Review the details, then click Finish, and we should see:

Certificate Manager Import Success

Next, we want to verify the import is working as expected.

Verify import was successful

Remember I stated that 3 things are needed to work with the encrypted data. The permissions are already in place, so we will next update our connection string. We can do that inside of SSMS, in the advanced properties for the connection. We want to add in the string "Column Encryption Setting = Enabled", like this:

SQL Server Management Studio Always Encrypted Connection String

Once we update our connection to be enabled for encryption, we can run our query again and view the NationalIDNumber column:

SQL Server Management Studio Always Encrypted decrypted data



Exporting certificates for is straightforward provided you know the steps involved. There are two things to note here. First, the imported key in the example here is not able to be exported (remember I said more on this later? Now is later). That means the client won't be able to pass this key around. That is a good thing. Second, if you remove the certificate from the database server, you will want to keep an extra copy of the certificate somewhere. Otherwise you run the risk of losing your keys, forcing you to recover data from backups prior to the encryption being set. Something to keep in mind as you review your security requirements. I recommend that you export the key, put it in a safe location, use that key for future export/import activities, and remove the certificate form the database server as an extra security measure.

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About the author
MSSQLTips author Thomas LaRock Thomas LaRock is a Head Geek at SolarWinds and a Microsoft Certified Master, Microsoft Data Platform MVP, VMware vExpert, and a former Microsoft Certified Trainer with over 20 years’ experience.

This author pledges the content of this article is based on professional experience and not AI generated.

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Comments For This Article

Wednesday, December 23, 2020 - 6:16:33 PM - David Chase Back To Top (87945)
What do you do if the web (iis) server and sql server are the same machine?

Wednesday, March 13, 2019 - 7:07:10 AM - Anuj Soni Back To Top (79280)


My ask is if we import certificate on IIS server to view encrypt and decrypt data then it will allow any users to encrypt and decrypt data who has access to that site.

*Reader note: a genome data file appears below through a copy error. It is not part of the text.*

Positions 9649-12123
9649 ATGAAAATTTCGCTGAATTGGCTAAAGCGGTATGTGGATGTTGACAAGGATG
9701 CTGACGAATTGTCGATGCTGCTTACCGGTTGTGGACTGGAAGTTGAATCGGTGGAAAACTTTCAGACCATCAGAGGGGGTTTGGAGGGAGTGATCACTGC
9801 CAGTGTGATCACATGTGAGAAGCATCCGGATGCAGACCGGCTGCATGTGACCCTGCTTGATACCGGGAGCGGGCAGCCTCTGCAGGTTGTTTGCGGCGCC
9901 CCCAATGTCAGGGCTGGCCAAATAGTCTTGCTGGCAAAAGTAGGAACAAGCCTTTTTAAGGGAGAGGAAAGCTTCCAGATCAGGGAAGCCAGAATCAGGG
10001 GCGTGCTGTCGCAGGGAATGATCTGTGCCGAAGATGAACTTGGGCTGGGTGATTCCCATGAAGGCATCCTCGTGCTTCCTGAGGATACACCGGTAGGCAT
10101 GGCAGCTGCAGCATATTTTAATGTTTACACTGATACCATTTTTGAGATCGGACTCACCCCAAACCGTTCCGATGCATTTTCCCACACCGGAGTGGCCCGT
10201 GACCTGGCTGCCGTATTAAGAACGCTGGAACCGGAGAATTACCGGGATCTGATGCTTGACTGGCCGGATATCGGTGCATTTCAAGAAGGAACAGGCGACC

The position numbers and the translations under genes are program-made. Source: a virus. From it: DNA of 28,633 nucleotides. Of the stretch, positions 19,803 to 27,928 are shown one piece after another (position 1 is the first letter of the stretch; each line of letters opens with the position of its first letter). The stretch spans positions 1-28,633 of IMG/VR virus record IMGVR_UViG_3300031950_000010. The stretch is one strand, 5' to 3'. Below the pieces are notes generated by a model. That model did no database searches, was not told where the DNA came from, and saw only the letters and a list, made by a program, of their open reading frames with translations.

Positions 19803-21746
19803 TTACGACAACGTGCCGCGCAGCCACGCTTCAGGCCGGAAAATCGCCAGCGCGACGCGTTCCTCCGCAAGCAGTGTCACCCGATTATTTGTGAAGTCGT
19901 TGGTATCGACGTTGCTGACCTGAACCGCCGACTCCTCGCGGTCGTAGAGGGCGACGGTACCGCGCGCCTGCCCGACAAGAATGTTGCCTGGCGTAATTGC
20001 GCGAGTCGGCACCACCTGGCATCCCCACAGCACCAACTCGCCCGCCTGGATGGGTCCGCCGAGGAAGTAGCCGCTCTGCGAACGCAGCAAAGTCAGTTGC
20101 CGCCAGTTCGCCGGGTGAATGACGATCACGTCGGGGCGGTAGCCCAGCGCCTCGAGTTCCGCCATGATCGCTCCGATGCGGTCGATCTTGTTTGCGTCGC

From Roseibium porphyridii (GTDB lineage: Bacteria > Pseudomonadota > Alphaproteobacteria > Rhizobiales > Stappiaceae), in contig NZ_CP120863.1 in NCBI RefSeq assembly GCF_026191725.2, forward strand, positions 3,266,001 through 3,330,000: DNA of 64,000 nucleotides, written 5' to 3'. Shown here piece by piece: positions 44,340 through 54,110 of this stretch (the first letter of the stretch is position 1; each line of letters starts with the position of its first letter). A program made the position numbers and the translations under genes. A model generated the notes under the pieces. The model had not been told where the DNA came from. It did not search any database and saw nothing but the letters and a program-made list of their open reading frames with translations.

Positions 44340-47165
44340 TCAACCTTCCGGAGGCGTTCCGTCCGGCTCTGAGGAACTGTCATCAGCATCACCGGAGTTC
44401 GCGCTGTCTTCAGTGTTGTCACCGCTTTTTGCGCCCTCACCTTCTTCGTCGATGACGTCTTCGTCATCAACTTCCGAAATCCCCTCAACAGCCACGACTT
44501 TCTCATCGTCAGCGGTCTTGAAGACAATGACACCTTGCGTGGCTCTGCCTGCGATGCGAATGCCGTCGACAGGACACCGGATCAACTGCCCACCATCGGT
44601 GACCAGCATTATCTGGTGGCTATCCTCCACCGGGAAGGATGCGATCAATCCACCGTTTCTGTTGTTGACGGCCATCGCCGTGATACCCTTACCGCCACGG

Isn't it install on client machine only to encrypt and decrypt data.

Like if we have certificate installed in our machine and if we have enabled Column Encryption Setting in SSMS then and then only we can encrypt and decrypt data otherwise we can not. 

Such way it should not work with individual client.

Any help is appreciated.

Thank you.


Anuj Soni.

Friday, January 4, 2019 - 1:16:34 AM - My Filter Back To Top (78621)

"Depending on your requirements, you may want to remove the key later", how to do this?

Tuesday, October 17, 2017 - 4:57:17 AM - Thomas Back To Top (68469)

Hi Ganesh

You need to import the certificate to the IIS server in order for the web app to be able to handle decryption. Further, web app should be .Net 4.6+, and you must include the Column Encryption Setting=Enabled; in your connection string. 

Best regards,


Monday, October 2, 2017 - 9:40:06 AM - Ganesh Back To Top (66792)

 Hi, Thanks for the above post its pretty straight forward and working perfectly. We have one concern - When we trying to access the encrypted coluns from Asp.net Web application  from IIS server its not working and throwing errors as

1. "The wait operation timed out" This occur when we try to pull list of encrypted column data

2. Certificate with thumbprint '817862855998E2C88AE37E841B8137EC7ED6FB7E' not found in certificate store 'My' in certificate location 'CurrentUser'. Verify the certificate path in the column master key definition in the database is correct, and the certificate has been imported correctly into the certificate location/store. Parameter name: masterKeyPath

can you please suggest solution if any.